'Nothing's missing'

Bringing a spiritual perspective to daily life

That is what i said to myself as I searched in vain for my wallet in the busy Manhattan cafe where I was having lunch.

Those may strike you as completely the wrong words under the circumstances. But I've learned that things are not always what they seem. And I knew this was one of those times.

A conventional premise of existence is that something is always missing - time, money, opportunity, success, the solution to a problem, peace of mind, companionship, courage, wisdom, beauty, health. Potentially, even life itself. If it's not one thing, it's another - isn't it?

But there's a less conventional premise of existence that's quite different. It's based on the completeness of a wholly spiritual existence. And, as far-off as it may sound, this spiritual existence is the only existence - the only life - we really have.

"We all must learn that Life is God," wrote the founder of the Monitor, Mary Baker Eddy, in "Science and Health with Key to the Scriptures" (pg. 496). And in the same book is this: "When we realize that Life is Spirit, never in nor of matter, this understanding will expand into self-completeness, finding all in God, good, and needing no other consciousness" (pg. 264).

Despite what the situation in the cafe was telling me, I knew that from a spiritual perspective it was impossible for God's child - the very manifestation of divine Life - to lose anything good. It would be as impossible as it would to lose the number 7. If you were to cut off a piece of the 7 you see printed on this page, would anything suddenly be missing from the actual number? Of course not, because that number isn't physical. It's an idea. It can't be altered. It's always fully present and complete.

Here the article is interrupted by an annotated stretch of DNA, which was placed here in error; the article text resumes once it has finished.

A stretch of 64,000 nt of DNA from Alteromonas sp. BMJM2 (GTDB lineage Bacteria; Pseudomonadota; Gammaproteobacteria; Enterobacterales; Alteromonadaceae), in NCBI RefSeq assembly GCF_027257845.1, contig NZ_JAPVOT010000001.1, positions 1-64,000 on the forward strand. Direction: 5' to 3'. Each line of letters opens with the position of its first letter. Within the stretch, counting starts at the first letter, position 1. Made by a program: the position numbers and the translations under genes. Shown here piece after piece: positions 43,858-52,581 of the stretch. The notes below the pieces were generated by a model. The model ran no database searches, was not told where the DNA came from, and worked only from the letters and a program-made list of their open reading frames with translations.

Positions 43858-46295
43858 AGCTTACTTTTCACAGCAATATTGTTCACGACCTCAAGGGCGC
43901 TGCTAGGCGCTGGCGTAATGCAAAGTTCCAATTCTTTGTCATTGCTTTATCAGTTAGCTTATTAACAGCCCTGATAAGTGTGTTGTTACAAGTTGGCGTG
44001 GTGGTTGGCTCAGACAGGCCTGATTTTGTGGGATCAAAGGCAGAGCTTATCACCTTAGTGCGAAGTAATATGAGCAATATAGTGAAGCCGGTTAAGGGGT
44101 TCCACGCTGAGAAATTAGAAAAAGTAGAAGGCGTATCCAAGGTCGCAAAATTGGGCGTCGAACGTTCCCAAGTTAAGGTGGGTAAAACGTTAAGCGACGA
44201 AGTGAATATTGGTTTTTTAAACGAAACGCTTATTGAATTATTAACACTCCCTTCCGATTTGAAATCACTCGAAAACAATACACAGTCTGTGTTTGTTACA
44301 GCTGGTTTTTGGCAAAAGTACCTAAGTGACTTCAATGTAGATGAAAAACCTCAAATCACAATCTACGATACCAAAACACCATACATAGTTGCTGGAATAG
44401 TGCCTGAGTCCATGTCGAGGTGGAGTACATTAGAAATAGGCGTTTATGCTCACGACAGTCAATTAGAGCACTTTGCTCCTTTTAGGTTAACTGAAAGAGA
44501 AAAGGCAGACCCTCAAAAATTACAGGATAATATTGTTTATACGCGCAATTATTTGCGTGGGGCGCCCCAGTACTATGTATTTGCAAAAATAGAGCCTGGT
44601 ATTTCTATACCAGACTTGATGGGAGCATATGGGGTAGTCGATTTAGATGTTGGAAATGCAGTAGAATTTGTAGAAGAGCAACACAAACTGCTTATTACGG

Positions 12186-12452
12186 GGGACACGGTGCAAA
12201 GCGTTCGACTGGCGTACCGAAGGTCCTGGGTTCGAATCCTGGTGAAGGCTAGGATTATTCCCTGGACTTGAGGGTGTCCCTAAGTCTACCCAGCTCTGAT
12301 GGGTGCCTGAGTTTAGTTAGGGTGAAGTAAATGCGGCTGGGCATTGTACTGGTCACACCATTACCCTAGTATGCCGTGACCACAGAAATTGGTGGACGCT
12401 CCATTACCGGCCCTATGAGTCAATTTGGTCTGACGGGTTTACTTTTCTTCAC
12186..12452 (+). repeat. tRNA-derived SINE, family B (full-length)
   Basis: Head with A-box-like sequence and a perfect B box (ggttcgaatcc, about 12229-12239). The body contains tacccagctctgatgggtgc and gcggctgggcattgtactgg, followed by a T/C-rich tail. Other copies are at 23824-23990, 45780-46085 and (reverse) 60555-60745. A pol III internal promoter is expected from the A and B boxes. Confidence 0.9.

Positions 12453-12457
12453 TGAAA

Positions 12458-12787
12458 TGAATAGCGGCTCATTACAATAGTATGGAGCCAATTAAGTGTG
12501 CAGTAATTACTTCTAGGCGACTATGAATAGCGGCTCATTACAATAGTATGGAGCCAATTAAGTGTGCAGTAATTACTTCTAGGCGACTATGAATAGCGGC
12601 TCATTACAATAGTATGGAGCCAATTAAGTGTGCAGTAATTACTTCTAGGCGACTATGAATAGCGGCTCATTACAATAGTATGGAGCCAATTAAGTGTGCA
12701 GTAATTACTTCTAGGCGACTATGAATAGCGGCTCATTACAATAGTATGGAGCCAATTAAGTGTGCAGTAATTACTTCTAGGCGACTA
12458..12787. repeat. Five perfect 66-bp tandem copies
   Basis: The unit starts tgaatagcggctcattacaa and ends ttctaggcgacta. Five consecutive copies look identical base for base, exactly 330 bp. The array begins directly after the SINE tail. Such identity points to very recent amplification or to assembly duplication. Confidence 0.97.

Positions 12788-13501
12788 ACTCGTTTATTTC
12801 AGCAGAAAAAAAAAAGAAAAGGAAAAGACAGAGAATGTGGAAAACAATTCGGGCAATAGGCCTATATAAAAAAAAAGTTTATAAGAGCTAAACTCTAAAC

The same is true about everything real in our being. We aren't physical. We are ideas. God's ideas - brilliantly crafted by divine Mind, unfailingly upheld by divine Principle, tenderly maintained by divine Love. (Mind, Principle and Love are, like Life and Spirit, interchangeable terms for God.) Our real identity is Godlike. It is good. Eternal. Unalterable. Always complete. Missing nothing.

Now, I did the normal things you do when you can't find your wallet. I searched repeatedly in the obvious places - in my pockets and my belongings, under the table and chairs. It flashed through my mind where I might have left it, how it might have been stolen, how much money I might have lost, and how much work it would be to replace my driver's license, IDs, and credit cards.

But I did not allow alarm and dismay to set in. I mentally insisted that I was God's son, and was not made careless; and that none of God's other sons or daughters were dishonest. To every negative thought, I declared silently, emphatically: "I don't accept that. Those are not my thoughts." I was trying to do what the Apostle Paul said to do: "Let this mind be in you, which was also in Christ Jesus" (Phil. 2:5).

I stopped searching and sat quietly, undisturbed. I had not yet found my wallet, but I had found something worth far more - spiritual serenity in the face of mortal adversity. I thanked God for this. I knew that it was not only the basis for reclaiming my wallet but also good practice for facing bigger challenges.

I left the table to go to the restroom. As I did, the idea that "nothing's missing" hit me in a new way.

"Good is a magnet," I thought. "All the forces of God, Spirit, are drawing every good thing, holding all that is good in the right place - actively maintaining every part of my identity, without interruption."

Well, sure enough, I found my wallet. As I headed back to the table, I saw it plain as day from 10 feet away, on the white tile floor. Had it been there all along without my seeing it? Or did it get there some other way? I don't know. I do know that it had been kept safe while I was away from the table. One way or another, I felt that God had proved something to me.

Everybody is entitled to see proof that, right where it appears otherwise, life is complete - nothing's missing.

You can visit the home page of The First Church of Christ, Scientist: www.tfccs.com

(c) Copyright 2000. The Christian Science Publishing Society

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